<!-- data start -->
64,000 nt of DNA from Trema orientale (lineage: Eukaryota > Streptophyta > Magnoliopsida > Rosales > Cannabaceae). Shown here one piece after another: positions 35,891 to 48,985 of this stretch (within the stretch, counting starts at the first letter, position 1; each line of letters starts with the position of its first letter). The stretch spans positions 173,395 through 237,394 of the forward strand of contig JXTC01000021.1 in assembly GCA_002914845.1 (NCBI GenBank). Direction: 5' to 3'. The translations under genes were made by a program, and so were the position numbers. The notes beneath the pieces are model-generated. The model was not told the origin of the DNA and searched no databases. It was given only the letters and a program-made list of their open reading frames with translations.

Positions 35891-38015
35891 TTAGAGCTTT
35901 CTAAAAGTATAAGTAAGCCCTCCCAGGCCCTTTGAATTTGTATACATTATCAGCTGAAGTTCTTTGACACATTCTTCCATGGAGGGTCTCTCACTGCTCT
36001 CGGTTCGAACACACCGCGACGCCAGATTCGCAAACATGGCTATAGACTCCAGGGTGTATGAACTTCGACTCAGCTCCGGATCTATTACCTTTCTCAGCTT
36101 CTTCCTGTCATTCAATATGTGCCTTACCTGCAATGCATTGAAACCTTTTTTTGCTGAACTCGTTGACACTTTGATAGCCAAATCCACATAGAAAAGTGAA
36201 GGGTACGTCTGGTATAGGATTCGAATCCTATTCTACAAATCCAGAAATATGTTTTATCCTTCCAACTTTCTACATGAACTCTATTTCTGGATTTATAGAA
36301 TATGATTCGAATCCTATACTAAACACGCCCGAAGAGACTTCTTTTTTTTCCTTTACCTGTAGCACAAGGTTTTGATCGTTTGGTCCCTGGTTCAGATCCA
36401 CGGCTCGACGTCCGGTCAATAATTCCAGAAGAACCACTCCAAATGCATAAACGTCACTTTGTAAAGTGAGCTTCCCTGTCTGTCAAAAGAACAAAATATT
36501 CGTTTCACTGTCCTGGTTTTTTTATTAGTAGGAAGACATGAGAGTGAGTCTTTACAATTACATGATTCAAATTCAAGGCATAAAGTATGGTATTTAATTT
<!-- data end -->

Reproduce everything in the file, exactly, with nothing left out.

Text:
64,000 nt of DNA from Trema orientale (lineage: Eukaryota > Streptophyta > Magnoliopsida > Rosales > Cannabaceae). Shown here one piece after another: positions 35,891 to 48,985 of this stretch (within the stretch, counting starts at the first letter, position 1; each line of letters starts with the position of its first letter). The stretch spans positions 173,395 through 237,394 of the forward strand of contig JXTC01000021.1 in assembly GCA_002914845.1 (NCBI GenBank). Direction: 5' to 3'. The translations under genes were made by a program, and so were the position numbers. The notes beneath the pieces are model-generated. The model was not told the origin of the DNA and searched no databases. It was given only the letters and a program-made list of their open reading frames with translations.

Positions 35891-38015
35891 TTAGAGCTTT
35901 CTAAAAGTATAAGTAAGCCCTCCCAGGCCCTTTGAATTTGTATACATTATCAGCTGAAGTTCTTTGACACATTCTTCCATGGAGGGTCTCTCACTGCTCT
36001 CGGTTCGAACACACCGCGACGCCAGATTCGCAAACATGGCTATAGACTCCAGGGTGTATGAACTTCGACTCAGCTCCGGATCTATTACCTTTCTCAGCTT
36101 CTTCCTGTCATTCAATATGTGCCTTACCTGCAATGCATTGAAACCTTTTTTTGCTGAACTCGTTGACACTTTGATAGCCAAATCCACATAGAAAAGTGAA
36201 GGGTACGTCTGGTATAGGATTCGAATCCTATTCTACAAATCCAGAAATATGTTTTATCCTTCCAACTTTCTACATGAACTCTATTTCTGGATTTATAGAA
36301 TATGATTCGAATCCTATACTAAACACGCCCGAAGAGACTTCTTTTTTTTCCTTTACCTGTAGCACAAGGTTTTGATCGTTTGGTCCCTGGTTCAGATCCA
36401 CGGCTCGACGTCCGGTCAATAATTCCAGAAGAACCACTCCAAATGCATAAACGTCACTTTGTAAAGTGAGCTTCCCTGTCTGTCAAAAGAACAAAATATT
36501 CGTTTCACTGTCCTGGTTTTTTTATTAGTAGGAAGACATGAGAGTGAGTCTTTACAATTACATGATTCAAATTCAAGGCATAAAGTATGGTATTTAATTT